The Michael J. Fox Foundation (MJFF) continues to advocate for access to prescription drugs and to promote our health care principles†on behalf of the Parkinson's community. On September 20, 2017, Ted Thompson, JD, the Foundation's Senior Vice President of Public Policy, wrote a letter that was sent to all senators regarding consideration of the new health care legislation, the Graham-Cassidy-Heller-Johnson (GCHJ) proposal. This latest proposal could do lasting damage to the health care system, and access to and affordability of health care for people with Parkinson's disease and all pre-existing conditions. The full letter is below.
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September 20, 2017
On behalf of The Michael J. Fox Foundation for Parkinson's Research (MJFF), I write to express serious concerns regarding key provisions of the Graham-Cassidy-Heller-Johnson (GCHJ) health care proposal and its impact on people with Parkinson's disease (PD). I strongly urge you to oppose this damaging proposal and, instead, work toward a new, bipartisan approach to health care reform that stabilizes markets, addresses problems in current law, and truly meets the needs of patients.
It is estimated that between 750,000 and 1 million people in the United States have Parkinson's disease, with an annual economic burden of between $19.8 and $26.4 billion. As the world's largest nonprofit funder of PD research, MJFF is dedicated to accelerating a cure for Parkinson's and developing improved therapies for those living with the disease today. In providing more than $750 million in research to date, the Foundation has fundamentally altered the trajectory of progress toward a cure.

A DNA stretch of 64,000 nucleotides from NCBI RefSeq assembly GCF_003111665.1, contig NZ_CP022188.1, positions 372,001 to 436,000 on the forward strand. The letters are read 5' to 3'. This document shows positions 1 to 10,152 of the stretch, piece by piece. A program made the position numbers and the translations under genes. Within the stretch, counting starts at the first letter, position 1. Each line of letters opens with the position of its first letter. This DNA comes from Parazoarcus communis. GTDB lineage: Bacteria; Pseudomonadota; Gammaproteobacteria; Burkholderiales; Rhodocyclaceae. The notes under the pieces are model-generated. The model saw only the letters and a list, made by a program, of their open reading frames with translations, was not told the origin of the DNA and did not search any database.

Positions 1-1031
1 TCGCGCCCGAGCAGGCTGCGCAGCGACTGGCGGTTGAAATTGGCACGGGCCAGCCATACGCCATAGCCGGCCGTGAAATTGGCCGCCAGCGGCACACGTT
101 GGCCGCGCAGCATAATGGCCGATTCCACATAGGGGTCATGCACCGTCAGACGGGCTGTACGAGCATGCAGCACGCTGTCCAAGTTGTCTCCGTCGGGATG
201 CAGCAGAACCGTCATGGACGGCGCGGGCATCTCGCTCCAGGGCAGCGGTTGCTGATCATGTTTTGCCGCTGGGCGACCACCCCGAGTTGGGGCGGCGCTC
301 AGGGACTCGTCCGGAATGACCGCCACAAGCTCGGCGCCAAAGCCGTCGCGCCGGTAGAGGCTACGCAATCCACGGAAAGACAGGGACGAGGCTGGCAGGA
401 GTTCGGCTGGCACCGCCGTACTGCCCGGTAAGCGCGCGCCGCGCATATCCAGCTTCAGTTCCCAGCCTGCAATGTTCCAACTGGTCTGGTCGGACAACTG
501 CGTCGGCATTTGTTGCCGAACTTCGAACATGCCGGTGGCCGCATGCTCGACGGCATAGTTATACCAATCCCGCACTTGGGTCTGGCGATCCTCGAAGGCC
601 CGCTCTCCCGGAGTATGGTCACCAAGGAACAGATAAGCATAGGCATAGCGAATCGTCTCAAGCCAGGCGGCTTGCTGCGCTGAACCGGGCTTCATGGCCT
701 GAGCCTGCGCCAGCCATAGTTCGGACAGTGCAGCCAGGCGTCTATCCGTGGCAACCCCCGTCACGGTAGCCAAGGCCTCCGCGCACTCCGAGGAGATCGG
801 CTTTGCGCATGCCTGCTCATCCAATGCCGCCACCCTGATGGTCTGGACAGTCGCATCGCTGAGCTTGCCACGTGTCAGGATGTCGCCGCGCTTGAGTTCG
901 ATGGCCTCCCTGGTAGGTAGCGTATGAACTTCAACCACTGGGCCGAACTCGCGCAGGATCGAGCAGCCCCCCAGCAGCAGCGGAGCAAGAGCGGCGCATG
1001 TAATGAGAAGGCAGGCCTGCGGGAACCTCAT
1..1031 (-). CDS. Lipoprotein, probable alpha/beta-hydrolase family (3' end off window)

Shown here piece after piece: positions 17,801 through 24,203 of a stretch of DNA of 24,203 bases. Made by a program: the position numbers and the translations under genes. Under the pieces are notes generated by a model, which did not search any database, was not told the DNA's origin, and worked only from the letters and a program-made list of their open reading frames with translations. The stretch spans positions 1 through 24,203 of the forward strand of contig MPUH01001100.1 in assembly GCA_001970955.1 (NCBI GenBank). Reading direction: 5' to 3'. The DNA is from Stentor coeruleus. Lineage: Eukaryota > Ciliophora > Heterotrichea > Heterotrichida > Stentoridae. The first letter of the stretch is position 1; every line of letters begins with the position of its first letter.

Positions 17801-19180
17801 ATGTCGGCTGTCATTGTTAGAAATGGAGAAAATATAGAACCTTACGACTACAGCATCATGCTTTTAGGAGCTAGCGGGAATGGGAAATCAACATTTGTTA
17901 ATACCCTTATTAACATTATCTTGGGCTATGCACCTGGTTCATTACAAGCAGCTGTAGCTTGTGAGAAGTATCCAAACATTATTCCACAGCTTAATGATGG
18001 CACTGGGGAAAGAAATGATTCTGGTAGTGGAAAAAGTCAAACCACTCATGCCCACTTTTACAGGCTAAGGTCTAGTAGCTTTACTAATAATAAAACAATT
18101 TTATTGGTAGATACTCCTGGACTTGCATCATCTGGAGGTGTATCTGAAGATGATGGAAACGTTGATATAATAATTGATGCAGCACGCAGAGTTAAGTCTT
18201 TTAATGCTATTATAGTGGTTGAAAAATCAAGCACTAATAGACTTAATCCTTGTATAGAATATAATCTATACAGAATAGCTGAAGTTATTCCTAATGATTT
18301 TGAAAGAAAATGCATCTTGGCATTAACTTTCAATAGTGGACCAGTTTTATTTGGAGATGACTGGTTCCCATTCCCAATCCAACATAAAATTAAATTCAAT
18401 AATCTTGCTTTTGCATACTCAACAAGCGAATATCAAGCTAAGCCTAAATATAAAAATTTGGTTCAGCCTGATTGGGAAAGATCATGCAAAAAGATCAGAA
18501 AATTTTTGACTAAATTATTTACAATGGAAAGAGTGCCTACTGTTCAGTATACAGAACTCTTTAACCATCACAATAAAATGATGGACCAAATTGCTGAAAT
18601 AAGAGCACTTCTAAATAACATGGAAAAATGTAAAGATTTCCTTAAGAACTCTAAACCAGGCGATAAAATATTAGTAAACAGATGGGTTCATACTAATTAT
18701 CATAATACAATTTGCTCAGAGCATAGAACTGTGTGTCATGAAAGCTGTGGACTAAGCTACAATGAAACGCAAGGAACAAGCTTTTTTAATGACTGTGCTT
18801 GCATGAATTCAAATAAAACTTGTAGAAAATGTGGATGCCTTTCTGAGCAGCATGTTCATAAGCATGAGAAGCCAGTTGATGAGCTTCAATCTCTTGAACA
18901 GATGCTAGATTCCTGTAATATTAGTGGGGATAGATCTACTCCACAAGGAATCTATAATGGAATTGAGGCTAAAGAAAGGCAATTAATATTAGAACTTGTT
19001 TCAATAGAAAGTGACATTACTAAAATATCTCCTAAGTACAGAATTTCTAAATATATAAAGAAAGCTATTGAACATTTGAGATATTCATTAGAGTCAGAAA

As you carefully weigh your decision regarding the Graham-Cassidy-Heller-Johnson health care proposal, please consider the detrimental impact of the legislation on the most vulnerable Americans. Of particular concern to the Parkinson's community are the proposal's modifications regarding:
- Pre-existing condition discrimination/Waivers to essential health benefits. The GCHJ proposal permits states, through waivers, to eliminate coverage for the essential health benefits currently mandated by the Affordable Care Act. This would allow states to erode coverage for individuals with pre-existing conditions and subject them to increased costs, as well as annual and lifetime caps. Chronic disease management is part of what is considered an essential health benefit. The proposal provides significant and nearly unrestricted flexibility to states by requiring those seeking waivers to only explain the manner in which they intend to maintain access to adequate and affordable coverage for individual's with pre-existing conditions. There is, however, no requirement that states demonstrate whether or not it is realistic or possible for such access to be maintained. The net consequence of these waivers would be that individuals' protection against discrimination and access to the essential health benefits will depend entirely upon the state in which he or she lives, and the protections afforded by each state. This is a dangerous and costly result for individuals with PD.†